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Latest Questions
  • Amy, Kansas City asked Sunita Satyapal, United Technologies Research Center

    Added Friday, August 26, 2016 at 3:23 PM

    I have a question about your job. So what is the most important part of your job and how much time do you get to be with your family? I think it may be very hard to keep up please answer me back thank you
    Related to Internships & Jobs, Unique Challenges
    Answers 1
    Sunita Satyapal, United Technologies Research Center
    Answered Friday, August 26, 2016 at 3:23 PM


    The most important and rewarding part of my job is the ability to have an impact by setting the strategy and direction of our research and development program. Enabling world class scientists and engineers to solve the energy challenges of our ...

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  • Tanya, India

    Added Friday, May 27, 2016 at 10:30 AM

    I am pursuing chemical engineering right now. I am really interested in drafting and I love the subject of chemical reaction engineering. I know chemical engineers can enter a variety of fields. But can you suggest me what job prospect, with the subjects I like, would be suitable for me ?
    Answers 1
    Sunita Satyapal, United Technologies Research Center
    Answered Friday, May 27, 2016 at 10:30 AM

    Hi Tanya,

    While “drafting” alone may not be the most applicable, the fact that you love the subject of chemical reaction engineering is great. There are lots of areas you can work in. Examples include managing plant processes and designing ...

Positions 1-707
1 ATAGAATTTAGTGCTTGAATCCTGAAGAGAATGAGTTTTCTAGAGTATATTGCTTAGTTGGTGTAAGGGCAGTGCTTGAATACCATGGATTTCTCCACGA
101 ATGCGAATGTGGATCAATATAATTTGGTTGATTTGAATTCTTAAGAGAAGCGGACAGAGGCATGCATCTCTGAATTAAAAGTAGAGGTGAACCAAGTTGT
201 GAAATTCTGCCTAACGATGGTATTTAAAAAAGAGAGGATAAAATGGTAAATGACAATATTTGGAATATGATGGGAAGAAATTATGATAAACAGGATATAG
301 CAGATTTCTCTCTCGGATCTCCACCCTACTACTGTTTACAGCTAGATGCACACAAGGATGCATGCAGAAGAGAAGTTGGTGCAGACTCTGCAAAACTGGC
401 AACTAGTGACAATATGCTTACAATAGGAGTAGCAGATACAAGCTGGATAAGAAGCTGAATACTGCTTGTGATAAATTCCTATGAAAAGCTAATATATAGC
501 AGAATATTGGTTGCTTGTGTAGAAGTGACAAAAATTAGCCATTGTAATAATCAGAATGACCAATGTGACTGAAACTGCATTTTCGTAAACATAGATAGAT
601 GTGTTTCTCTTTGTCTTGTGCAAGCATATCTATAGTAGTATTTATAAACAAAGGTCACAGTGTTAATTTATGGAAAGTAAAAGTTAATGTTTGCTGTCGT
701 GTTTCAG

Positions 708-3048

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  • Kikuye, Fairfield, California

    Added Friday, March 27, 2015 at 7:48 PM

    As of recent I've been looking into engineering as a possible career for me. I was really looking at chemical engineering. My only concern is getting bored or being stuck behind a desk. I'm one of those people who gets easily bored on a daily. one of my biggest fears is being stuck behind a desk for the rest of my life. So here's my real question, as an engineer do you sit behind a desk all day or do you actually get to go into a lab? What do you really do as an engineer?
    Answers 1
    Sunita Satyapal, United Technologies Research Center
    Answered Friday, March 27, 2015 at 7:48 PM

    Hi Kikuye,

    It’s great to hear your enthusiasm. You certainly don’t have to be stuck behind a desk all the time if you choose a career in chemical engineering. Though most people spend at least some time at their desks (i.e. computers), I ...